2017 NFL Punt & Kickoff Return Depth Charts: Fantasy Studs & 14 Players to Target
With a well-timed touchdown, a kickoff or punt returner can provide the key points that end up pushing your fantasy team over the top.
Some returners are better than others, so it’s important for fantasy owners to keep an eye on depth charts to see which players will return kicks and punts for each team.
Editor's Note: Click here for 2018 Return Depth Charts.
Below are kickoff and punt return depth charts that will be updated throughout the offseason -- through the seemingly endless amounts of drops, pickups, and training camp battles -- until the season begins.
|Team||Punt Returner||Position||Kickoff Returner||Position|
|Arizona||Kerwynn Williams||RB||Kerwynn Williams||RB|
|Arizona||Chad Williams||WR||Brittan Golden||WR|
|Arizona||Jeremy Ross||WR||T.J. Logan||RB|
|Atlanta||Andre Roberts||WR||Andre Roberts||WR|
|Atlanta||Justin Hardy||WR||Brian Hill||RB|
|Baltimore||Michael Campanaro||WR||Chris Moore||WR|
|Baltimore||Ladarius Webb||DB||Michael Campanaro||WR|
|Buffalo||Brandon Tate||WR||Brandon Tate||WR|
|Buffalo||Kaelin Clay||WR||Walt Powell||WR|
|Buffalo||Walt Powell||WR||Tre'Davious White||CB|
|Carolina||Christian McCaffrey||RB||Fozzy Whitaker||RB|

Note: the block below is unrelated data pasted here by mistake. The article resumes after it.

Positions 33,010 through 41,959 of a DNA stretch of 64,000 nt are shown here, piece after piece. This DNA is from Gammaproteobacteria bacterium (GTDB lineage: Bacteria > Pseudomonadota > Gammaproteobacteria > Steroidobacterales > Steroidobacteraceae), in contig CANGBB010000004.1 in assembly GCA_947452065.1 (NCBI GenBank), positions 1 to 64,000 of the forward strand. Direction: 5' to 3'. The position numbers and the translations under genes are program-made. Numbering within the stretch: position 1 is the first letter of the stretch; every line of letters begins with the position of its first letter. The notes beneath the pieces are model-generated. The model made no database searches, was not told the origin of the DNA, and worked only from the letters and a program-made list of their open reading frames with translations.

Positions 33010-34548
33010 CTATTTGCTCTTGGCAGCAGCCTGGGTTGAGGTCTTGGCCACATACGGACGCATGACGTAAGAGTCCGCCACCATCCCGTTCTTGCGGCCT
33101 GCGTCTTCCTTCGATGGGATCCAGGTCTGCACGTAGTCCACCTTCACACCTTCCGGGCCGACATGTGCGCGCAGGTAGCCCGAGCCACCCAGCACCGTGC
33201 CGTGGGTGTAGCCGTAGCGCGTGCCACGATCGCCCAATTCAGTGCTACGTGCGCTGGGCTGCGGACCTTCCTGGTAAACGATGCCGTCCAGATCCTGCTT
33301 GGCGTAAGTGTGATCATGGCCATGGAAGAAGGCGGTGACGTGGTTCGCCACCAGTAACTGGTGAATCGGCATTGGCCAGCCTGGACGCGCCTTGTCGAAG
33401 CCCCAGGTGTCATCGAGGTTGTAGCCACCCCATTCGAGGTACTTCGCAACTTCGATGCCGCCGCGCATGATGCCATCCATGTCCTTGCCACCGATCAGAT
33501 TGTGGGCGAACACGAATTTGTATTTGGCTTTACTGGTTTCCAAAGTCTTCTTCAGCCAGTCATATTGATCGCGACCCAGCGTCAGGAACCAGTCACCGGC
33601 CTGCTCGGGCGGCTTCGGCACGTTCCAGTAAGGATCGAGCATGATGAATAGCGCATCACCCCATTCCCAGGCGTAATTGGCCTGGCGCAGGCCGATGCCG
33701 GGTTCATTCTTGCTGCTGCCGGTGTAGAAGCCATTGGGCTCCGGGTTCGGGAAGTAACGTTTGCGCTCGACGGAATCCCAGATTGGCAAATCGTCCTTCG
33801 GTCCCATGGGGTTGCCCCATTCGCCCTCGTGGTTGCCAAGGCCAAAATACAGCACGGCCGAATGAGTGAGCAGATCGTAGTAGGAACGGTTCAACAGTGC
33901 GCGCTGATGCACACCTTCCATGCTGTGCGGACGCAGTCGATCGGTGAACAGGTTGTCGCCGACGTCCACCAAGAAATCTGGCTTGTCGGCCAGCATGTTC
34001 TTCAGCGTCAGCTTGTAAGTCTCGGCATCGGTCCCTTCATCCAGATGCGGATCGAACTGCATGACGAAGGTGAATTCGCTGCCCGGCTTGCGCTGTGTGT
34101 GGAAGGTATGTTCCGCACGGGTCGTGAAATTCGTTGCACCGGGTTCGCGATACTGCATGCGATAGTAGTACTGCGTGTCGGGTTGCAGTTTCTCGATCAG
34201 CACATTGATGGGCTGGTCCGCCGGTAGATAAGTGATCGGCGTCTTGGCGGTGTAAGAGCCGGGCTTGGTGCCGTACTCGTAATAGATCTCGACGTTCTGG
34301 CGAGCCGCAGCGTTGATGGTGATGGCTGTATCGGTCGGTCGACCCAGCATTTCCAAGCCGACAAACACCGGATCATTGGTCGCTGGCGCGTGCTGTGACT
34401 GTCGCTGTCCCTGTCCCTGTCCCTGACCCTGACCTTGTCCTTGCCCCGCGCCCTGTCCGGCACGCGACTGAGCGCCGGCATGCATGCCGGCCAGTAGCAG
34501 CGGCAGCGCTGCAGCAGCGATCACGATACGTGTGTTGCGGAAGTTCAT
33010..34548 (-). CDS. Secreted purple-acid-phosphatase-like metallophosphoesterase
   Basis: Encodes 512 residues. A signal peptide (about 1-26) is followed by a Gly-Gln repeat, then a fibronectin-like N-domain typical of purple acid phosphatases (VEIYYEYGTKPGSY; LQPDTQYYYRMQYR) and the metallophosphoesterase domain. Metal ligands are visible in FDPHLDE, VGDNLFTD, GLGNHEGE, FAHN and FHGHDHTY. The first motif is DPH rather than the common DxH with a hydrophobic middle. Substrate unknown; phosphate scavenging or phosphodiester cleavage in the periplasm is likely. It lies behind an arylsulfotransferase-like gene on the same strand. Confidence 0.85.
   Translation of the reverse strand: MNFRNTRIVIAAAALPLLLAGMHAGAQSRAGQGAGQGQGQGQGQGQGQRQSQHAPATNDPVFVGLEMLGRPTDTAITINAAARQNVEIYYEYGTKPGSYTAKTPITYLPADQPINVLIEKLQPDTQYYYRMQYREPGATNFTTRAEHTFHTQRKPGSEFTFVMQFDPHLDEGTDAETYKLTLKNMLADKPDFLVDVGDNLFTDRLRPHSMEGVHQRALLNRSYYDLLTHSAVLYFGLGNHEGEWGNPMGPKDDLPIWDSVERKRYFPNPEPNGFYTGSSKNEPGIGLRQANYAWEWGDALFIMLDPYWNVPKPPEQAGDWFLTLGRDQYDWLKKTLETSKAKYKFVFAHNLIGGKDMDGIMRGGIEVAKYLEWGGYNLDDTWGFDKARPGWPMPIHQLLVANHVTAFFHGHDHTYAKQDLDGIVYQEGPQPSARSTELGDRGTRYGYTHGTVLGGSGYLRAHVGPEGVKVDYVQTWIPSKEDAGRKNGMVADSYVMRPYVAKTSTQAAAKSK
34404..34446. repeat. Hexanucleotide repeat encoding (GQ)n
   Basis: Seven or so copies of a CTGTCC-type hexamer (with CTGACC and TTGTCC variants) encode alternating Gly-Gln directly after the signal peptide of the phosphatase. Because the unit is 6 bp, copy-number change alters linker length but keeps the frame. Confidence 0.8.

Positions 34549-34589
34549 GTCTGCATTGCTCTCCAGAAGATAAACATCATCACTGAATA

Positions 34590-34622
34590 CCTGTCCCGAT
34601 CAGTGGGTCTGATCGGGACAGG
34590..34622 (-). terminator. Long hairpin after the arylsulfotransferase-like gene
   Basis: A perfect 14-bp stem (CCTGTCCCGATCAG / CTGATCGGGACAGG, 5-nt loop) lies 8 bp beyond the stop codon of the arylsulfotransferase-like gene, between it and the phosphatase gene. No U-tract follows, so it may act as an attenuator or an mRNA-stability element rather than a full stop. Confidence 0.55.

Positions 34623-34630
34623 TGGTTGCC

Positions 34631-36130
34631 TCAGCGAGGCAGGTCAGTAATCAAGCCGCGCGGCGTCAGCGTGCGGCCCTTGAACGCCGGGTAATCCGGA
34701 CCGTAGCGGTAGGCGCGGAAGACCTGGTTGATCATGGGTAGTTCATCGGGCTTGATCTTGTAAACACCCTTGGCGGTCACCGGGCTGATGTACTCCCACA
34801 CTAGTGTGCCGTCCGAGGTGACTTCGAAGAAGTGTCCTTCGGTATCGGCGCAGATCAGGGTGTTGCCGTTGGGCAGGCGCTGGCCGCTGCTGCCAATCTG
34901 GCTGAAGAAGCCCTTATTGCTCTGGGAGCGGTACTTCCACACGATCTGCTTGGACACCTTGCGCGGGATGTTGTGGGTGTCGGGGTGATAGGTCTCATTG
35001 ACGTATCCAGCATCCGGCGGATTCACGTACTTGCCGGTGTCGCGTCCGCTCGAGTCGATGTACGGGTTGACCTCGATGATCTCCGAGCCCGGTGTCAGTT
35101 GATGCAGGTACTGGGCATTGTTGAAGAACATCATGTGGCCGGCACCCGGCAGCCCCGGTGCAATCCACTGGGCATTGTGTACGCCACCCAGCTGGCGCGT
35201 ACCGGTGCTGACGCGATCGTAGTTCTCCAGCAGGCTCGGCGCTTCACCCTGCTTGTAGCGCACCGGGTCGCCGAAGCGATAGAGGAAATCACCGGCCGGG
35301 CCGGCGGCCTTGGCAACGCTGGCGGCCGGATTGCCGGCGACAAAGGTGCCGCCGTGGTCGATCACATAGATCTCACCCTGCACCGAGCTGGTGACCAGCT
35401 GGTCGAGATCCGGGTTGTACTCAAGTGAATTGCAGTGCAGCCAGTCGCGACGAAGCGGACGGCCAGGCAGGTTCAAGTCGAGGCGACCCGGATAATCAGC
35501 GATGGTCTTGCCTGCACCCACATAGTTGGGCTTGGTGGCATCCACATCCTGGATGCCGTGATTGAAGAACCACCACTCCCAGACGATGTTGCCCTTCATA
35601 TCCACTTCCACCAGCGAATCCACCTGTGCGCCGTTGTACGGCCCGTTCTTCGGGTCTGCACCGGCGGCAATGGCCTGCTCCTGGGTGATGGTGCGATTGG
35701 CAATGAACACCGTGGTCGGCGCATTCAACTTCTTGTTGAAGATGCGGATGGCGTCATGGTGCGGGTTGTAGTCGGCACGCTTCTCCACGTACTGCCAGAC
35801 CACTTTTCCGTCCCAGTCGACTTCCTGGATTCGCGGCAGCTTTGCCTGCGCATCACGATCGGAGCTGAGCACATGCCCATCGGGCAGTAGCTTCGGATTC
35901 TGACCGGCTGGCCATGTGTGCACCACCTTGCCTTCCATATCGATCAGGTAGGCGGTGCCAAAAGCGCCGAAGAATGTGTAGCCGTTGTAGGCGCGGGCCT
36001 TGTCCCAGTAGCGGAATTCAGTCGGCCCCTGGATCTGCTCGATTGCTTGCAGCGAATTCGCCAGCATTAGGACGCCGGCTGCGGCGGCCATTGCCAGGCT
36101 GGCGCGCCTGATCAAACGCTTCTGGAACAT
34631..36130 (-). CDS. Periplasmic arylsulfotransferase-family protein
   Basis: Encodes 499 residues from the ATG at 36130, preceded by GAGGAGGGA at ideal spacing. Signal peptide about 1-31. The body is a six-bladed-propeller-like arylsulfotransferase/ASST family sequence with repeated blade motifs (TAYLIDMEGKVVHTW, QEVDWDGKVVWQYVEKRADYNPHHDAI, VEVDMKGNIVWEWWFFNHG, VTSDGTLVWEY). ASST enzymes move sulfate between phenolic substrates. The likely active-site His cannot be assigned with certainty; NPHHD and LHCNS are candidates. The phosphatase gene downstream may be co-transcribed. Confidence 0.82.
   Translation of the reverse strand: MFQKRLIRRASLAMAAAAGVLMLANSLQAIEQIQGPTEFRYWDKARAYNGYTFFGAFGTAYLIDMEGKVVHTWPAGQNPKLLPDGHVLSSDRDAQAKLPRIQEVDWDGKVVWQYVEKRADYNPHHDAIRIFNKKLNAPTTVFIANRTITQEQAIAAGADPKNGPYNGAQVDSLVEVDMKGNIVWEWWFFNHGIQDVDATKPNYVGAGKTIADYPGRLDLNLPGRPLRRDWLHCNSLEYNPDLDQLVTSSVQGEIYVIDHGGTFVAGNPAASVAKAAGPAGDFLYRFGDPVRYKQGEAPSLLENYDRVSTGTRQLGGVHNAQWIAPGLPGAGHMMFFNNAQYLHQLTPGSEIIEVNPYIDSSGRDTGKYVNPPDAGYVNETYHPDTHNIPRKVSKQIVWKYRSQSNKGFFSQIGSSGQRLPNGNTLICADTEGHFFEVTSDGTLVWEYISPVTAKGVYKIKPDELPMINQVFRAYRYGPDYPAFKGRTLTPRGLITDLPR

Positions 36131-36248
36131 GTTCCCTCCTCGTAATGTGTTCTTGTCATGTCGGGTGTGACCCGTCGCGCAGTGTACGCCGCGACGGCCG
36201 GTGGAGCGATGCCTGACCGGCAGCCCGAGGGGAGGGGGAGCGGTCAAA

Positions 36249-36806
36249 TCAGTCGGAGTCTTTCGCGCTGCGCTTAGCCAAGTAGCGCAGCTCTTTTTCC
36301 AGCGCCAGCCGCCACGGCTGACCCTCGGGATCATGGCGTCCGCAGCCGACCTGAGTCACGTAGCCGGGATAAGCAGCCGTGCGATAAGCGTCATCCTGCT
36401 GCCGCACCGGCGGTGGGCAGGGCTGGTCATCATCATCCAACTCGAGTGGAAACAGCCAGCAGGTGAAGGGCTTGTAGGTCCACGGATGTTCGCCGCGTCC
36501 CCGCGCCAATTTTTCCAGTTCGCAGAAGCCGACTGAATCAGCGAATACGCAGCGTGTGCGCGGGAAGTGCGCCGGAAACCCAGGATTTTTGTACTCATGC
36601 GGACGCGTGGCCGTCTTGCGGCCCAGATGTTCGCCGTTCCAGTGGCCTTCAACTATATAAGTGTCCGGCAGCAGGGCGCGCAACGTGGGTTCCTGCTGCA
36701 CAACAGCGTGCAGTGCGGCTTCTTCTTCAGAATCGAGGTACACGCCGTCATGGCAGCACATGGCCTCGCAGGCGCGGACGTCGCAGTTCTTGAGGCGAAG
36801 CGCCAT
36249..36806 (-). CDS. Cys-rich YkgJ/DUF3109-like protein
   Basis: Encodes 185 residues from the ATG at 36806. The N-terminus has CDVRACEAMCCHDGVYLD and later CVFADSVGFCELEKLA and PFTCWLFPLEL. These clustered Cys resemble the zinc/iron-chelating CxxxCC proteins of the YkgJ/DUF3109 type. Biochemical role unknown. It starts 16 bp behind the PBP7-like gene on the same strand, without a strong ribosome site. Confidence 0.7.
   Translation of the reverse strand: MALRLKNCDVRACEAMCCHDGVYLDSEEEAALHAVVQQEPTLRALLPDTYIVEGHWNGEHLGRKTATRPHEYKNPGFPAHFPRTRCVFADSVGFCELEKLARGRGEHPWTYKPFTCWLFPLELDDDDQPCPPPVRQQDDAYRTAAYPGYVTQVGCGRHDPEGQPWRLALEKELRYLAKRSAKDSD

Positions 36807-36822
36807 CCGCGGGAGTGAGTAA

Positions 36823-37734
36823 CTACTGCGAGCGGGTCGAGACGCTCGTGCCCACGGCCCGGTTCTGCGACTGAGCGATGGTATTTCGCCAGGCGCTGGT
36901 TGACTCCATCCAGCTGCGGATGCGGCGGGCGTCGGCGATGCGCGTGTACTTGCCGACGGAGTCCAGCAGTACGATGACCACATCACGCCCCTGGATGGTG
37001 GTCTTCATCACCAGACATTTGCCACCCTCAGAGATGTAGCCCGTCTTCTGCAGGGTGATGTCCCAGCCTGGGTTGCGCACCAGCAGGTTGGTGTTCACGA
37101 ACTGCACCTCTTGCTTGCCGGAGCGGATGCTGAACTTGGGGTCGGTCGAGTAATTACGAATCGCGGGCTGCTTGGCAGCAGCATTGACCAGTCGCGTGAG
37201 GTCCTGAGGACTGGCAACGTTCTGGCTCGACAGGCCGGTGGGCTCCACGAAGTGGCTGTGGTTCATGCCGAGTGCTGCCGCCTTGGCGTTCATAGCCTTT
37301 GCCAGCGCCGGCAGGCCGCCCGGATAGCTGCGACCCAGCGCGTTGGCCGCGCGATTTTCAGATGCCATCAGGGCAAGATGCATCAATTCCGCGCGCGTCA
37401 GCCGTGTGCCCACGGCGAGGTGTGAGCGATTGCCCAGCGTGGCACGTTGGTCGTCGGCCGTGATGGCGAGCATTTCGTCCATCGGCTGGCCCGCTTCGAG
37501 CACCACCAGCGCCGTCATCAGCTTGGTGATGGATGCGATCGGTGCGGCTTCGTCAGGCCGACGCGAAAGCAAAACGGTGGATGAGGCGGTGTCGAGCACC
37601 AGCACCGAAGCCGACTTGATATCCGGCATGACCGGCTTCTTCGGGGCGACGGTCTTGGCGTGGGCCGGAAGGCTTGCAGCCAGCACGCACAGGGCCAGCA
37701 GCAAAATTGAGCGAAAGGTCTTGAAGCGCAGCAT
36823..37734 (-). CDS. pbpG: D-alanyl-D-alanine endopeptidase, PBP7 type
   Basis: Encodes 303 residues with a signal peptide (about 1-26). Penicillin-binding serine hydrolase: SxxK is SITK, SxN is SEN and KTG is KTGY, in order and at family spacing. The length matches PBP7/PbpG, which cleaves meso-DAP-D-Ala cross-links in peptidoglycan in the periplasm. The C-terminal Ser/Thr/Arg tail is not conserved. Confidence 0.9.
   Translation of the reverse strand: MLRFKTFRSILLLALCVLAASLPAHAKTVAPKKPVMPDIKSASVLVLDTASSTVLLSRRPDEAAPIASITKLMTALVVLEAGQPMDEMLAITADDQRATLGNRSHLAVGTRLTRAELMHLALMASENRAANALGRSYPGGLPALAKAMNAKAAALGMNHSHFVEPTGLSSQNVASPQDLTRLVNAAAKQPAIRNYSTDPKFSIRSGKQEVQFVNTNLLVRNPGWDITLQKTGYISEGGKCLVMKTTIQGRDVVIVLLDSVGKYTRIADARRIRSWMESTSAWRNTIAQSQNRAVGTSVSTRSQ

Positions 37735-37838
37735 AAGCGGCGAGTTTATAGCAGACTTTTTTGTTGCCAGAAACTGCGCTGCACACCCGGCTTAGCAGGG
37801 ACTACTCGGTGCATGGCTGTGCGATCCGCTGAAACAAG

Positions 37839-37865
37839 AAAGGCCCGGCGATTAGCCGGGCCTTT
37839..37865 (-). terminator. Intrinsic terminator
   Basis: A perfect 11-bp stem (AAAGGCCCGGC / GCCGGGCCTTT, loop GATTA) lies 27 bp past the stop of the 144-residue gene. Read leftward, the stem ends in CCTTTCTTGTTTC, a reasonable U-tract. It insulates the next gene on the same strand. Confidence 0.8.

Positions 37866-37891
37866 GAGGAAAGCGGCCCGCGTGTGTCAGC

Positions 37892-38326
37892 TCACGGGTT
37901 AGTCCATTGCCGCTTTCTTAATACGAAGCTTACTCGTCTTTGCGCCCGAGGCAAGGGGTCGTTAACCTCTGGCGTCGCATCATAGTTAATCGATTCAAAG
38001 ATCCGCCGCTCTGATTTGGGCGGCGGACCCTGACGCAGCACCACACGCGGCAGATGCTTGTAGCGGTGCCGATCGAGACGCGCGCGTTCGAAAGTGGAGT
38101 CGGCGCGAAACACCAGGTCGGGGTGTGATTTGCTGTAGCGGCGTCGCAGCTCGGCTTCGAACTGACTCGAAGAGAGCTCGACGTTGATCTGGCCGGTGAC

|Carolina||Damiere Byrd||WR||Damiere Byrd||WR|
|Carolina||Curtis Samuel||WR||Christian McCaffrey||RB|
|Chicago||Bryce Callahan||CB||Deonte Thompson||WR|
|Chicago||Eddie Jackson||DB||Tarik Cohen||RB|
|Chicago||Tarik Cohen||RB||Benny Cunningham||RB|
|Cincinnati||Adam Jones||CB||Alex Erickson||WR|
|Cincinnati||Alex Erickson||WR||Joe Mixon||RB|
|Cincinnati||Tyler Boyd||WR||John Ross||WR|
|Cleveland||Jabrill Peppers||DB||Jabrill Peppers||DB|
|Cleveland||Duke Johnson||RB||Ricardo Louis||WR|
|Dallas||Ryan Switzer||WR||Ryan Switzer||WR|
|Dallas||Jourdan Lewis||CB||Darren McFadden||RB|
|Dallas||Cole Beasley||WR||Noah Brown||WR|
|Denver||Isaiah McKenzie||WR||Cody Latimer||WR|
|Denver||Brendan Langley||CB||Brendan Langley||CB|
|Detroit||Golden Tate||WR||Dwayne Washington||RB|
|Detroit||T.J. Jones||WR||T.J. Jones||WR|
|Detroit||Jamal Agnew||CB||Jamal Agnew||CB|
|Green Bay||Randall Cobb||WR||Jeff Janis||WR|
|Green Bay||Trevor Davis||WR||Trevor Davis||WR|
|Green Bay||Quinten Rollins||CB||Aaron Jones||RB|
|Houston||Tyler Ervin||RB||Tyler Ervin||RB|
|Houston||Will Fuller||WR||Akeem Hunt||RB|
|Indianapolis||Chester Rogers||WR||Quan Bray||WR|
|Indianapolis||Quan Bray||WR||Chester Rogers||WR|
|Jacksonville||Dede Westbrook||WR||Marqise Lee||WR|
|Jacksonville||Jalen Myrick||CB||Corey Grant||RB|
|Jacksonville||Corey Grant||RB||Dede Westbrook||WR|
|Kansas City||Tyreek Hill||WR||De'Anthony Thomas||WR|
|Kansas City||De'Anthony Thomas||WR||Tyreek Hill||WR|
|Los Angeles Chargers||Travis Benjamin||WR||Travis Benjamin||WR|
|Los Angeles Chargers||Isaiah Burse||WR||Isaiah Burse||WR|
|Los Angeles Rams||Tavon Austin||WR||Pharoh Cooper||WR|
|Los Angeles Rams||Pharoh Cooper||WR||Tavon Austin||WR|
|Miami||Jakeem Grant||WR||Jakeem Grant||WR|
|Miami||Kenyan Drake||RB||Kenyan Drake||RB|
|Miami||Jarvis Landry||WR||Damien Williams||RB|
|Minnesota||Marcus Sherels||CB||Marcus Sherels||CB|
|Minnesota||Rodney Adams||WR||Rodney Adams||WR|
|Minnesota||Stacy Coley||WR||Jerick McKinnon||RB|
|New England||Danny Amendola||WR||Danny Amendola||WR|
|New England||Phillip Dorsett||WR||Matt Slater||WR|
|New Orleans||Ted Ginn||WR||Ted Ginn||WR|